Later in the week, I had dinner with a small group of fellows and friends.  When I entered the house, four of them greeted me with excited smiles and the giddiness of children.  I looked forward to visiting with them and I considered them the honored guest of our community so their demonstrated respect and excitement for seeing me was shocking.  I learned that because of my presentation one of them wanted to start a blog and another fellow shared my picture and blog with his girlfriend back home who wanted to write.  I also learned that my presentation that was lacking the expected powerpoint gave power to my voice.  They said that I engaged them because my comments came from my heart and without a script.  Ironically, my purpose was fulfilled because they were uplifted and inspired because of my flaws, challenges, mistakes, and successes.  Their inspired work inspired me.  Their youthful energy and innovative risks encouraged me to evaluate my life in terms of how my maturity and opportunity can expand my scope and territory.  This week I was reminded that when I gave of my gifts and talents to others without any expectation to receive back from them I felt the greatest blessing.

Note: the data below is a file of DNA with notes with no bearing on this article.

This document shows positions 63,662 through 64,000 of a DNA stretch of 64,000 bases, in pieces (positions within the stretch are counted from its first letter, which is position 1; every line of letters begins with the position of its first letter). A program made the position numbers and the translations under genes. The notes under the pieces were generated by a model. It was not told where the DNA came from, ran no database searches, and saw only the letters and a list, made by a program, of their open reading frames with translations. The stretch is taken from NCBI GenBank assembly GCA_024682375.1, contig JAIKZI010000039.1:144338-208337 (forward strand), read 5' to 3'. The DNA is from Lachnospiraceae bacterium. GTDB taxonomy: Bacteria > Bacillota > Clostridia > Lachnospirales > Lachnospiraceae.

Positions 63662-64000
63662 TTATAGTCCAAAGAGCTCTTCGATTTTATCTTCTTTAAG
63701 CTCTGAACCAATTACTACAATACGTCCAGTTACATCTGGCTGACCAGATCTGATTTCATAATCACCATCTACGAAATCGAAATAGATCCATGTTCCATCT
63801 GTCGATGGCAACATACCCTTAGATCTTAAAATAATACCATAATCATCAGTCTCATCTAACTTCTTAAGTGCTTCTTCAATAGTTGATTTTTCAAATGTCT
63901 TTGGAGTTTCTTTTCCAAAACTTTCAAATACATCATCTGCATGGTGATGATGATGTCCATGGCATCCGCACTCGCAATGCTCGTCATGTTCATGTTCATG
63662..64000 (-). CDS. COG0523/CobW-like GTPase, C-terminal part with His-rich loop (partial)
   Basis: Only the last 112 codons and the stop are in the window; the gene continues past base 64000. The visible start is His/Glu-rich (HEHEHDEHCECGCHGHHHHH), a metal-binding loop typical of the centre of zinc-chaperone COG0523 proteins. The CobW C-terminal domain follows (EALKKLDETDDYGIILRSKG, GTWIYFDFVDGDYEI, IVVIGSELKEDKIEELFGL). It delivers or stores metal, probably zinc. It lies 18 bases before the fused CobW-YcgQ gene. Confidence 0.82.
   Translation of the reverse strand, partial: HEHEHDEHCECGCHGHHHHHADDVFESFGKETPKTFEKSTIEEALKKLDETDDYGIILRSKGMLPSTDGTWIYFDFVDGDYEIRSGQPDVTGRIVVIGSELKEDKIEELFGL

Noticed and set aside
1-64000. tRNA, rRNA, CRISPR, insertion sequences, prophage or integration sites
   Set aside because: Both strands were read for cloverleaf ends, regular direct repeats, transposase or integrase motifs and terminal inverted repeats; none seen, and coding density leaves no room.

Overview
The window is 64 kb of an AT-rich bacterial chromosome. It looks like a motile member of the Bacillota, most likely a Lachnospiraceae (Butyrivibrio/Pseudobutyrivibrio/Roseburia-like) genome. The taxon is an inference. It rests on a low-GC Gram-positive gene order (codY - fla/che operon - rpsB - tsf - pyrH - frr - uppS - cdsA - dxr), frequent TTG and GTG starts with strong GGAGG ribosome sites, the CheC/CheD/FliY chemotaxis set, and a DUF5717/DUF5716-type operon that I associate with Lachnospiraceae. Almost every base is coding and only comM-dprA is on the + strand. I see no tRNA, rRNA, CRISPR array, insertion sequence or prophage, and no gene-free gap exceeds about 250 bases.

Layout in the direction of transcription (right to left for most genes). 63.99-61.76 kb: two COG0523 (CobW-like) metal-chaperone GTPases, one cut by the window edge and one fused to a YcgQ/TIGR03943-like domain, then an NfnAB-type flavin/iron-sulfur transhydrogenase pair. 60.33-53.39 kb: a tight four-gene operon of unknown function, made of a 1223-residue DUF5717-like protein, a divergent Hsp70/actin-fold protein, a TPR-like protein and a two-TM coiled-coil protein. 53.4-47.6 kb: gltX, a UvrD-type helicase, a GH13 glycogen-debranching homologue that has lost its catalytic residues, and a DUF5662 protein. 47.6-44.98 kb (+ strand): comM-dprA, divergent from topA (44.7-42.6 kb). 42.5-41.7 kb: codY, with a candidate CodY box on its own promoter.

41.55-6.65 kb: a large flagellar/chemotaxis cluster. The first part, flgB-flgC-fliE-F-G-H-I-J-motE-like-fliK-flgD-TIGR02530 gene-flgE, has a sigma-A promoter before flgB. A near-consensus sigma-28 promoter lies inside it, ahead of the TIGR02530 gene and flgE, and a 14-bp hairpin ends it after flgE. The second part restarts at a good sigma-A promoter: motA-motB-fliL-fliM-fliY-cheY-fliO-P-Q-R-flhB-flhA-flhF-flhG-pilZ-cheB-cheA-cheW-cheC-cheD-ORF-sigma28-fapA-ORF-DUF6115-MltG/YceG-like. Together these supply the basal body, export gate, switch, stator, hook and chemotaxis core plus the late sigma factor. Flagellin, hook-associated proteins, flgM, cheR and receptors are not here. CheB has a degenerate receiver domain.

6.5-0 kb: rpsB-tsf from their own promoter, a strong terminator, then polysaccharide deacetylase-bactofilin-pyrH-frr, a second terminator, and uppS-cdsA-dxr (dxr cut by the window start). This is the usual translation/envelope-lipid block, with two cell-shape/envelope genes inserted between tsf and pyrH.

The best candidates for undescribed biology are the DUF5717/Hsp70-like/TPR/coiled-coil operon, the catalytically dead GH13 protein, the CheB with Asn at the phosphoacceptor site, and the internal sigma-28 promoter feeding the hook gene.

Life has also taught me that there is much to learn from youthful members of the global community.  Moreover, life has taught me that exposure to the elders honors our past and should inform our future.  A few weeks ago I read that the Blind Boys of Alabama would be in concert here this week.  A friend gave me a couple of tickets and another bucket list experience happened.  I grew up in Alabama and the Blind Boys of Alabama were home state celebrities and living testaments of folks who overcame.  Their testimonies of resiliency and faith rooted in a God who “opened doors that their blind eyes could not see” charged my body that was running on fumes that day.  I didn’t go home after work that day because I knew that I might not convince myself to get back into the car to ride to the concert venue.  Once I saw them filing onto the stage, my soul thanked the rest of me for putting mind over matter.